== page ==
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Scripps Got Help in 2010 Dispute From Power Base: Wealthy Women

2/20/2012 12:01 AM Eastern

Scripps Networks Interactive officials say talks with affiliates for new deals are
going well, including at newest acquisition
Travel Channel.

Deals with both satellite-
TV providers DirecTV
and Dish Network lapse in
2012, Travel Channel Media
president Laureen Ong told
The Wire last week at a programming
show-and-tell in
New York.

“We don’t anticipate that
we’re going to have any
problems” getting new deals
done, Ong said.

Travel sewed up a new
deal with Cablevision Systems
last year, she noted, and Comcast’s pact
comes up in 2013.

That level of communication and confidence
contrasts with two years ago, when
SNI-owned Food Network and HGTV suffered
a rare, 21-day outage after a contract
with Cablevision Systems lapsed.

When The Wire chatted with other
Scripps officials in New York last Tuesday,
the conversation inevitably led to that
high-profile transmission dispute, and its
parallels to the contretemps that kept (Cablevision
spinoff ) MSG Networks off
Time Warner Cable for seven weeks.

Jon Steinlauf, SNI’s senior vice president
of ad sales, said the X factor in getting
Food and HGTV back on Cablevision
in 2010 was the unusual outcry from the
channels’ upscale female audience.

Typically, networks facing cable or
satellite drops carry sports, not cooking
and real-estate shows.

“Wealthy women typically haven’t
been part of these disputes,” Steinlauf
said.

Lin-deed.

Suddenlink Surprise:
Cable Tech Nabbed
For 1993 U.K. Heist

Secrets are never safe when sons get chatty.
The New York Times last Tuesday (Feb. 14)
ran a front-page piece about Edward “Fast
Eddie” Maher
, recently arrested in Ozark,
Mo., after 19 years on the run.

Maher allegedly robbed an armored car
in England in 1993, making off with the
equivalent of $1.5 million and fleeing to the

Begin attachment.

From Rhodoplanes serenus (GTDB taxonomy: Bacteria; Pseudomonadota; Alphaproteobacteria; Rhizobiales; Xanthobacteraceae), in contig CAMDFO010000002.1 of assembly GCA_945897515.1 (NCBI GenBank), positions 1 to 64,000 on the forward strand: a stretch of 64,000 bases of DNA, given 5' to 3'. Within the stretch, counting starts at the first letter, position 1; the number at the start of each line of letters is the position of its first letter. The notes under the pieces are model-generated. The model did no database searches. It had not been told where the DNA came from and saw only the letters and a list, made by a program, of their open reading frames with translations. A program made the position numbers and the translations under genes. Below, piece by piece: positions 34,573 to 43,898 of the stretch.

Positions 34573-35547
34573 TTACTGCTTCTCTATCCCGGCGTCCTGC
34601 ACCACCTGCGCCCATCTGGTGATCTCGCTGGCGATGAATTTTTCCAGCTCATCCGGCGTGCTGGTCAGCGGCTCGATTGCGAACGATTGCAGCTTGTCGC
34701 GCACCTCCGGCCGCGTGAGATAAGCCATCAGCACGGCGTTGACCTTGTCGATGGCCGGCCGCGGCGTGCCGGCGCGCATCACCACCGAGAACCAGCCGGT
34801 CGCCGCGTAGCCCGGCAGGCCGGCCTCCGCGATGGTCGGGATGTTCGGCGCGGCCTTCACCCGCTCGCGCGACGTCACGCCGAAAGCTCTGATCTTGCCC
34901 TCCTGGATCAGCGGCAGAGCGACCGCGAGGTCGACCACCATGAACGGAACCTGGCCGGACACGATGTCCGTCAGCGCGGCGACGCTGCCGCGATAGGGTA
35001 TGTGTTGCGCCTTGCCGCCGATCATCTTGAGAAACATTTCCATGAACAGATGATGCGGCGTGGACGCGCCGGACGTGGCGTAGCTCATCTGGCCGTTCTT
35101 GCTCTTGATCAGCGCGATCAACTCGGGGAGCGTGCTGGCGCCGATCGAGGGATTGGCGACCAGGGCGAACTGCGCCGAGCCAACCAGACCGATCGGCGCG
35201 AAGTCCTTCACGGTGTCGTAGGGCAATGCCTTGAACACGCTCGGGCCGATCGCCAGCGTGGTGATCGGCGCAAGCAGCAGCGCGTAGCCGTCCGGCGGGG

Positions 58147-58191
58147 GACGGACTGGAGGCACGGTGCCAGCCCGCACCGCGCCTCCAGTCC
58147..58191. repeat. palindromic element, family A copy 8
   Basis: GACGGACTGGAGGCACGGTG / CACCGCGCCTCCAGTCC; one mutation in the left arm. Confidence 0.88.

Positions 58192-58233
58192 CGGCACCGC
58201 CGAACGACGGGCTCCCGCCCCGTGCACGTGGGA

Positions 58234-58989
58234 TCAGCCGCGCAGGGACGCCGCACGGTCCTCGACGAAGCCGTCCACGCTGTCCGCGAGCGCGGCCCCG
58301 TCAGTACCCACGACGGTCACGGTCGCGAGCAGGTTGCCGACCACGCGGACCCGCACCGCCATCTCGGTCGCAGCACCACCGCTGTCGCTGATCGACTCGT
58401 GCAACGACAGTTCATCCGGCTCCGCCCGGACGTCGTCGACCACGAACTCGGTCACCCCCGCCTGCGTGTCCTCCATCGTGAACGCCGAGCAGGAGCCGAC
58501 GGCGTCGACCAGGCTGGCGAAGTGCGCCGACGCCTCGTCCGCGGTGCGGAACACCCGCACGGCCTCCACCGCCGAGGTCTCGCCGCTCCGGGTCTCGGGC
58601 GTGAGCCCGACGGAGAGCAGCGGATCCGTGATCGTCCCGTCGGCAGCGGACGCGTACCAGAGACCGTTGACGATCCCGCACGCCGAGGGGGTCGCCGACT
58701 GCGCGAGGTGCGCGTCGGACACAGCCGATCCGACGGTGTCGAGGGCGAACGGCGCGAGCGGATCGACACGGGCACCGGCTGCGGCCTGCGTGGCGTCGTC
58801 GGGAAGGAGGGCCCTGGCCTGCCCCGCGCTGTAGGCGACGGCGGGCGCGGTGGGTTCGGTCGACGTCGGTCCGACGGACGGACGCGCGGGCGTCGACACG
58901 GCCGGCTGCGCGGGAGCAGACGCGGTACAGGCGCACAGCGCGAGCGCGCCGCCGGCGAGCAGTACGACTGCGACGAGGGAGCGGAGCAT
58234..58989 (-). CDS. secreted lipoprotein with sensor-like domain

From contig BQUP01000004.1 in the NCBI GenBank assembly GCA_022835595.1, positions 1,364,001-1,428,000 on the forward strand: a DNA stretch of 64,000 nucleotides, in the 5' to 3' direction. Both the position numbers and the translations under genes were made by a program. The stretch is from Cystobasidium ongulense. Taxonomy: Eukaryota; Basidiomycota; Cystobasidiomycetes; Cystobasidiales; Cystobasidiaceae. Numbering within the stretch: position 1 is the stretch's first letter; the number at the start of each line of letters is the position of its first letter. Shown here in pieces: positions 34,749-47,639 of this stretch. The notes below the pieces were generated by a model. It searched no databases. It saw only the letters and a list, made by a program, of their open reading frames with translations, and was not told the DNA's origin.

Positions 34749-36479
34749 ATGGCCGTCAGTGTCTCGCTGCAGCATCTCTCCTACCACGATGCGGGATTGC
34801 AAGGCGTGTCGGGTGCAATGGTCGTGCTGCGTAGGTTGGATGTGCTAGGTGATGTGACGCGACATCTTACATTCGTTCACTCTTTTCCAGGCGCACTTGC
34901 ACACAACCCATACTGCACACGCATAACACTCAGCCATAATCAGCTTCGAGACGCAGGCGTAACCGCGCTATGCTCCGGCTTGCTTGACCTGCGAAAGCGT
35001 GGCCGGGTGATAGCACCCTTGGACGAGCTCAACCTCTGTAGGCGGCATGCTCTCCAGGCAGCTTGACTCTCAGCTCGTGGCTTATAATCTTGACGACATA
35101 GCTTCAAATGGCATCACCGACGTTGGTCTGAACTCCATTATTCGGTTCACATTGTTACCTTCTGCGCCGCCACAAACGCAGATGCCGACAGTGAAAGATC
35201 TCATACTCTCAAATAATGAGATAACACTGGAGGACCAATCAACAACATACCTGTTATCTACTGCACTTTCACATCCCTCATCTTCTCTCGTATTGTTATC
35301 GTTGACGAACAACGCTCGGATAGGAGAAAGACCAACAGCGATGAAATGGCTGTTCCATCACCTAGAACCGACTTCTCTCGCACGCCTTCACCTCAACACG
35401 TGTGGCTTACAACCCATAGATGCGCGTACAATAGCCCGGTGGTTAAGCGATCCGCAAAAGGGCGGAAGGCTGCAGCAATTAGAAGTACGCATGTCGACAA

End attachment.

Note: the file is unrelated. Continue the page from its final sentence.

United States with his wife and young son,
the Times reported.

Apparently the now-grown son told his
new wife about the family’s secret late last
year. She tipped off authorities after her
father in law threatened to kill her.

The Times also reported Maher’s U.S. lam
session included eight years working at ratings
firm Nielsen — and that most recently
he worked as a broadband technician for
Suddenlink Communications in Missouri.

Suddenlink told The Wire and other news
organizations: “With respect to the individual
in question, we can tell you that, per
standard operating procedure, a thorough
background check was conducted before
he was hired, and we found no information
to indicate there were any issues of any kind.
At this time we, like others, are awaiting
further information from the authorities.”

The Times said Maher was being held on immigration
and firearm charges, and that conversations
were under way about extradition.

NCTC in Winter:
Austin Gathering
Eyes Net Gains

The National Cable Television Cooperative’s
Winter Educational Conference in Austin,
Texas, this week (Feb. 20-21) expects to
feel quite busy.

The programming and purchasing collective
told The Wire attendance is up over
last year, with 215 members registered by
early last week.

Including technology suppliers (the
show’s focus), total attendance will be
more than 400.

And a technology spotlight panel drew
more than 35 submissions. The companies
selected, and their presentations, include:
Clearleap, IP Streaming Services; Dyyno:
TV Everywhere Android STB Solution; Evolution
Digital
, The Liberty-HD uDTA Wall Plate
Device; RGB Networks, Scalable Solutions
for Multiscreen IP Video; and SeaChange,
Customizable Multi Screen User Interface.

Next year’s conference could be even
more popular. Why? It’s in Las Vegas, a
favorite with NCTC members, spokesman
Dan Mulvenon said.

TV GOING TO THE DOGS

A startup channel in San Diego, Calif., on
Cox (channel 2635) and Time Warner Cable
(on-demand on channel 148) is called Dog
TV. It’s designed for home-alone dogs to
watch during the day. Programming (also at
Dogtv.com) is “scientifically developed to
reduce stress, add pleasure and improve a
dog’s development.” It’s free now, but converting
to a $5 pay service later.